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Old 01-18-2022, 08:18 PM   #15
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Re: Heater hose removal at manifold fitting ?

I'm sure it would break before it stripped. I usually chip the broken part out.
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Old 01-18-2022, 08:20 PM   #16
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Re: Heater hose removal at manifold fitting ?

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Originally Posted by Just call me Sean View Post
I'm sure it would break before it stripped. I usually chip the broken part out.
Is there another option?
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Old 01-18-2022, 09:12 PM   #17
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Re: Heater hose removal at manifold fitting ?

If by chance your fitting is still the original pot metal piece it will likely crumble when you place a wrench on it. Most do. After that happens you can insert the blade from a hacksaw in the center to cut through the threads in two places then use a small chisel to chip it out of there. That's how I did one.
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Old 01-18-2022, 11:17 PM   #18
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Re: Heater hose removal at manifold fitting ?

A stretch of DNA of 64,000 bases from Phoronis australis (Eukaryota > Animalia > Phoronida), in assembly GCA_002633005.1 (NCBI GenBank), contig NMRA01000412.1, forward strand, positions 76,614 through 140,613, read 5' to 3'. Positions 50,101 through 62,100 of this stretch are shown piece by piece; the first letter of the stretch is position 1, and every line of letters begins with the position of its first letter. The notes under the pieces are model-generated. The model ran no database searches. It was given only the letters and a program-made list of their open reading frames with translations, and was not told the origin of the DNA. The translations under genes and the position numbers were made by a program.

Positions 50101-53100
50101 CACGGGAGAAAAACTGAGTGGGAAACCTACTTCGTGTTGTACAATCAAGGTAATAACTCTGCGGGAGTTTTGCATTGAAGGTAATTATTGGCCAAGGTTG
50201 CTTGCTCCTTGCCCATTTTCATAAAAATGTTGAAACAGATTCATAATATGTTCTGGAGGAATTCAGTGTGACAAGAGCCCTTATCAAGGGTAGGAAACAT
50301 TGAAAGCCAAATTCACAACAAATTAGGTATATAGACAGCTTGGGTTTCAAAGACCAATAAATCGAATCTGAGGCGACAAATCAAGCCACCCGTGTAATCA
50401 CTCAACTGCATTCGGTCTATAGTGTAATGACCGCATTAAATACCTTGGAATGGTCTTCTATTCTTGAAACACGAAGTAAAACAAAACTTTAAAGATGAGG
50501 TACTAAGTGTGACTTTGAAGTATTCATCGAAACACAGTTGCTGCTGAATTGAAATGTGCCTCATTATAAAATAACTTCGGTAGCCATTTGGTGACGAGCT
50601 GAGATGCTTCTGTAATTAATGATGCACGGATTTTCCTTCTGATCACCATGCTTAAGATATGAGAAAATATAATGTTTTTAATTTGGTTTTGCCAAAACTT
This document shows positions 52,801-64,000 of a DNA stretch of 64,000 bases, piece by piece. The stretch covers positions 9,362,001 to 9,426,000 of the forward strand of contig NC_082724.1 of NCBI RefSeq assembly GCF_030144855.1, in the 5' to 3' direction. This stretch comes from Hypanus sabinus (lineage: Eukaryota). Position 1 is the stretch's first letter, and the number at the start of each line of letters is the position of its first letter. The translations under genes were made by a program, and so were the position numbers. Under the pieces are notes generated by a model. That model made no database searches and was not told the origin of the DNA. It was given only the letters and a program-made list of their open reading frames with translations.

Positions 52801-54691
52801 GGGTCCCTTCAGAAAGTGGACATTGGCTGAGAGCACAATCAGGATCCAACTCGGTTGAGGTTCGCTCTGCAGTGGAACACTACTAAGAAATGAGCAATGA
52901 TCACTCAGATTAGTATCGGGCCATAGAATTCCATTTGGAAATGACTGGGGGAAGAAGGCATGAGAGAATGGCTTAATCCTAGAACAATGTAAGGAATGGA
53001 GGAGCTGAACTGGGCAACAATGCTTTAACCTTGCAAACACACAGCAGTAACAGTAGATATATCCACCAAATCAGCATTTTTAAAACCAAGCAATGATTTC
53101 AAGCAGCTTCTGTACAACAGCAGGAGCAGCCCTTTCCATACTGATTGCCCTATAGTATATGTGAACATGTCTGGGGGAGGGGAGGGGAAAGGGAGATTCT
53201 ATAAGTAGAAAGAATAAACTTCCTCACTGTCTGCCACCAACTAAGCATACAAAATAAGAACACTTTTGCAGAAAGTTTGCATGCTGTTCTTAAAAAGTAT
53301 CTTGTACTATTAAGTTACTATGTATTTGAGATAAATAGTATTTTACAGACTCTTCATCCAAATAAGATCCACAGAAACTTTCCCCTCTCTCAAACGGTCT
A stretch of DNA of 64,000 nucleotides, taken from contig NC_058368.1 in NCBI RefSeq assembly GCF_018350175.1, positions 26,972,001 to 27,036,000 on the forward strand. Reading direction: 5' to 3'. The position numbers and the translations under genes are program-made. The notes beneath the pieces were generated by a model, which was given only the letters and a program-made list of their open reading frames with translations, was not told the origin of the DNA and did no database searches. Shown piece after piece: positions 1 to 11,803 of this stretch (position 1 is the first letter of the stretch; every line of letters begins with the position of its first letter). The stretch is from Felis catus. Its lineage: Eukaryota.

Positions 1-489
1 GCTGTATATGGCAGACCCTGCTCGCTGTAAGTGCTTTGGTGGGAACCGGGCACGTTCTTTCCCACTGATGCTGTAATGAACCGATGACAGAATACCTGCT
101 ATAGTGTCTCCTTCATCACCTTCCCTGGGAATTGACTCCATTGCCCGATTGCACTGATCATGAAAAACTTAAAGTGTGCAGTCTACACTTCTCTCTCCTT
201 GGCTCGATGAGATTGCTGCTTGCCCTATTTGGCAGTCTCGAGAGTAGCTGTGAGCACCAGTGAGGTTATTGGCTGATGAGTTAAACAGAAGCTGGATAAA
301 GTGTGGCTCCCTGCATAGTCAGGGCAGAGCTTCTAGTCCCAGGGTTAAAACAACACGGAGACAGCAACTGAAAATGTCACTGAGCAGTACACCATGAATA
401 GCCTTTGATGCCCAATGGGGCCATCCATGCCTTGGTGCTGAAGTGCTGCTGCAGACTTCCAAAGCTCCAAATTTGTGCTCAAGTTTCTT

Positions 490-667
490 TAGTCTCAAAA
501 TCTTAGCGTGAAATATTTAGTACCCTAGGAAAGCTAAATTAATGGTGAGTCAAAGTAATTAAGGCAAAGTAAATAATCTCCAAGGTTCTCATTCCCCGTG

The ones I have done crumbled so easy I didn't have to cut anything. I had thought about removing the intake but I haven't had to.
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Old 01-19-2022, 01:30 PM   #19
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Re: Heater hose removal at manifold fitting ?

It looks like the fitting on my 87 is a little different than they newer ones you guys are talking about. It is threaded and the heater hose screws on. Here are a couple of pictures. Can the original hose with the metal end be sourced somewhere? I'm worried about breaking the fitting while trying to get it out and I really don't have time to deal with handling that situation. Thanks for the input and help.

Rob
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Old 01-19-2022, 03:05 PM   #20
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Re: Heater hose removal at manifold fitting ?

That's a specialty hose which should be available to buy. That fitting looks fine, looks like it will come out fine too, but I would use a socket.